Here’s why your tone of voice matters
Do you pay attention to your tone of voice when speaking with your teen? If not, you might want to start.
According to recent research published in Developmental Psychology, mothers who used a controlling voice when speaking with young teens saw a “significant impact on teenagers’ emotional, relational and behavioral intention responses.”
For the study, nearly 500 males and 500 females age 14-15 listened to recordings of mothers saying 30 different sentences in controlling, autonomy-supportive or neutral tones of voice.
The sentences included things like “You will read this book tonight,” “It’s time now to go to school,” and “You will do well on this assignment.”
The teens then completed a survey and were asked how they would react to the statements if their own mother said them.
The results: Motivational statements (ex: “You will do well on this assignment”) made in a controlling tone did not bode well with the teens, and autonomy-supportive tones led to more favorable outcomes.
Dr. Rebecca Mortland, a psychologist with Advocate Children’s Medical Group, says the findings highlight the importance of communication style in a parent-child relationship.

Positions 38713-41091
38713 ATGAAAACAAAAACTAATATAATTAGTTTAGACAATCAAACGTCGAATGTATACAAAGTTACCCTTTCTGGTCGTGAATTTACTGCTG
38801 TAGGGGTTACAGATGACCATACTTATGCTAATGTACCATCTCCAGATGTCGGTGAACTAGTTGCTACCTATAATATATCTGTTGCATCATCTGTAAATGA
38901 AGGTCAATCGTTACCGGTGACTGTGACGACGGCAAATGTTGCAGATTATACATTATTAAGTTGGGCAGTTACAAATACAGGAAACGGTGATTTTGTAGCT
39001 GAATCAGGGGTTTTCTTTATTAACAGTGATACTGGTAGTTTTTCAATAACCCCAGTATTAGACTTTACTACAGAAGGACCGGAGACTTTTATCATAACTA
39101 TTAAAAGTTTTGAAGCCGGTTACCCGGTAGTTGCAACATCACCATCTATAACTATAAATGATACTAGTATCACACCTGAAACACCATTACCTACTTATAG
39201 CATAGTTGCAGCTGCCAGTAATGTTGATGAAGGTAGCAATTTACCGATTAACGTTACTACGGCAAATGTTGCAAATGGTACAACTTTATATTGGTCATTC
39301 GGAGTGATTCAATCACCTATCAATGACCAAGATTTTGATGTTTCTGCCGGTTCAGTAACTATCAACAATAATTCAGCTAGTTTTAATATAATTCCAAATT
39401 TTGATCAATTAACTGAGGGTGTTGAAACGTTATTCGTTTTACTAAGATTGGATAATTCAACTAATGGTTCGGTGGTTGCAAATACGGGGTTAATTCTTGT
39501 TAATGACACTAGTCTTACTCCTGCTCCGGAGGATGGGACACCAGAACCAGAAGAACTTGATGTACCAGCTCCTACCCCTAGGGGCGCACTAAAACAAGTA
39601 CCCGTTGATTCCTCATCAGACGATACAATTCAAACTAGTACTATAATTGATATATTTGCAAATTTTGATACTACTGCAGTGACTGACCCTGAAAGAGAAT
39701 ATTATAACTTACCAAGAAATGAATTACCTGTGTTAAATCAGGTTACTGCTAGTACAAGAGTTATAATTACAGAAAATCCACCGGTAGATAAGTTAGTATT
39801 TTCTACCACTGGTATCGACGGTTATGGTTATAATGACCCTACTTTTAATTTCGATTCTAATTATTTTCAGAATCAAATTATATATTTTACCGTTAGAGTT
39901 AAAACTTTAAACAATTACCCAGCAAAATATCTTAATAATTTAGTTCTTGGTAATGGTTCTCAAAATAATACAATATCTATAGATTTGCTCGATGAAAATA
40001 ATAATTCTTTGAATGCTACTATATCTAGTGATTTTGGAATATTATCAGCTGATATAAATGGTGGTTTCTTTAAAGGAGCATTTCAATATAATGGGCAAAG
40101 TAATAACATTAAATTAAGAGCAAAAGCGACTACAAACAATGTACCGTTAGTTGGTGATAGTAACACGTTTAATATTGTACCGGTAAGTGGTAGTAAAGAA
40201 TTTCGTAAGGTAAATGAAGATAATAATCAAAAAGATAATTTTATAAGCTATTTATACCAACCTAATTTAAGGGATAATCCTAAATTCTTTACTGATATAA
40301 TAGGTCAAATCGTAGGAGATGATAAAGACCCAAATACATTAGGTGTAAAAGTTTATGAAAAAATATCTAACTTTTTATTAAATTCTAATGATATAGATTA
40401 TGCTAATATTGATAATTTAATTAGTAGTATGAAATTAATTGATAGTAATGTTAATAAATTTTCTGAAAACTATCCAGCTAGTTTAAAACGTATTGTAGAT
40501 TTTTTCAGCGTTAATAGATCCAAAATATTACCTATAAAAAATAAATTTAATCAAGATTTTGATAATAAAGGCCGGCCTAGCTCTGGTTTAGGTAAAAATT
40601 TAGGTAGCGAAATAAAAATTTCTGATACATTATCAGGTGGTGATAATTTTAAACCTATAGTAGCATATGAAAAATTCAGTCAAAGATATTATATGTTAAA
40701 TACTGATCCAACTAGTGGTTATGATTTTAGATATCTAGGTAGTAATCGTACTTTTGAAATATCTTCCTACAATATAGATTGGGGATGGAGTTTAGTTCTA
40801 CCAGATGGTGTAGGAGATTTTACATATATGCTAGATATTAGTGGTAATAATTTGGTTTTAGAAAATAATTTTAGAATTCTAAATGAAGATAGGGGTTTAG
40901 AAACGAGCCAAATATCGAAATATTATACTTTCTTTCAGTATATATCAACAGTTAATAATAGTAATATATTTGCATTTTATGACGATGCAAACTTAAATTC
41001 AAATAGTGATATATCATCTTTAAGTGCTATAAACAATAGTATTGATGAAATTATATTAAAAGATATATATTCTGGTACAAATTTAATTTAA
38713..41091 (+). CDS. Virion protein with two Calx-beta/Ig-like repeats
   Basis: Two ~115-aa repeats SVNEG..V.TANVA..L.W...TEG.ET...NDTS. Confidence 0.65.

“Part of parenting is being self-aware and keeping your emotions in check,” she says. “The ‘autonomy-supportive’ communication style supports a parenting goal of fostering an environment that is most likely to provide a sense of competence and resilience.”
The researchers plan to conduct further studies to analyze how tone of voice affects physiological responses such as heart rate.
About the Author
Holly Brenza, health enews contributor, is the public affairs coordinator at Advocate Children's Hospital. She is a graduate of the University of Illinois at Chicago. In her free time, Holly enjoys reading, watching the White Sox and Blackhawks, playing with her dog, Bear and running her cats' Instagram account, @strangefurthings.